Wasserman BA, Wityk RJ, Trout HH 3rd, Virmani R.
The Russell H. Morgan Department of Radiology and Radiological Sciences, The Johns Hopkins Hospital, Baltimore, MD 21287, USA. firstname.lastname@example.org
BACKGROUND AND PURPOSE: The management of carotid atherosclerosis is well-established for symptomatic stenosis above 69%, but the optimal approach for managing lower degrees of narrowing remains uncertain. Because the risk of stroke increases with higher grades of stenosis, we are inclined to consider low-grade disease to be low risk. This approach, however, does not take into account other factors such as plaque size or composition. Plaque may progress to a substantial size before it demonstrates significant stenosis by angiography. We know that low-grade disease can result in cerebrovascular ischemic events, but predicting vulnerable lesions has not been possible by relying on stenosis alone.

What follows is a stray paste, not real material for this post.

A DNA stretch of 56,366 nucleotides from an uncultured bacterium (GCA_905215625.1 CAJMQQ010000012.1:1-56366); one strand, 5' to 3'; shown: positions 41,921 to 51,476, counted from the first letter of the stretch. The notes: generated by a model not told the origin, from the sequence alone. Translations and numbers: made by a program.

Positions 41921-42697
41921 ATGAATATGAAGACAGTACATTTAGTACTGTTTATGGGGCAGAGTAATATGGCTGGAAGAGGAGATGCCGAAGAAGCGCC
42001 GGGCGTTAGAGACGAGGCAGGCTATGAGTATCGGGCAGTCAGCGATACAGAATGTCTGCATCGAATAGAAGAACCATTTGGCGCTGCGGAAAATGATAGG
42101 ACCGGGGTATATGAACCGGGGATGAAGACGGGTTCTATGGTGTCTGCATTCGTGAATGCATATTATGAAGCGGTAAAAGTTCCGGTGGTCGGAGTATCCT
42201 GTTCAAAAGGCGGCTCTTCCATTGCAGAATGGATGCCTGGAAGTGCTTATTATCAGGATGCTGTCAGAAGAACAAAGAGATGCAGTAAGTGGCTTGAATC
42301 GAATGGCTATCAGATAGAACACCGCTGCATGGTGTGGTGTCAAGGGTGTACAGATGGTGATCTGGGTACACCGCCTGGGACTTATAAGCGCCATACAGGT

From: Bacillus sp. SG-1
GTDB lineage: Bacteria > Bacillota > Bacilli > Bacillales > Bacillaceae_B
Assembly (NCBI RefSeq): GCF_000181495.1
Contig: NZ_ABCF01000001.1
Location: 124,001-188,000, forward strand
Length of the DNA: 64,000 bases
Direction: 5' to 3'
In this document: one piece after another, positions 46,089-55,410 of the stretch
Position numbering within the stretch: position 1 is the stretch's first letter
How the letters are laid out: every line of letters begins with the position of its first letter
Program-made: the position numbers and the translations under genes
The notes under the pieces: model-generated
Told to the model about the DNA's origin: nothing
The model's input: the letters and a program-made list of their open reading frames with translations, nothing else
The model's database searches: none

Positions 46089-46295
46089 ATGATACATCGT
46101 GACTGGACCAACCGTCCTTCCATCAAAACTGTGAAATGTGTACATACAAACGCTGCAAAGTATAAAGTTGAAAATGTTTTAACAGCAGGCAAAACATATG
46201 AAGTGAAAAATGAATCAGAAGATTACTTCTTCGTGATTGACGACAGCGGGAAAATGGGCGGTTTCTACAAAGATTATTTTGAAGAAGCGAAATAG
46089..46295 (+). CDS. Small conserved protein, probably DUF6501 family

SUMMARY OF REVIEW: An understanding of the clinical behavior of plaque causing little to no narrowing is now possible with the advent of high-resolution black blood MRI, a modality that does not rely on luminal narrowing for detection.
CONCLUSIONS: Authors present the current understanding of the clinical implications of low-grade carotid stenosis with an example of the MRI assessment of high-risk carotid plaque causing minimal narrowing that highlights the importance of looking beyond the lumen.
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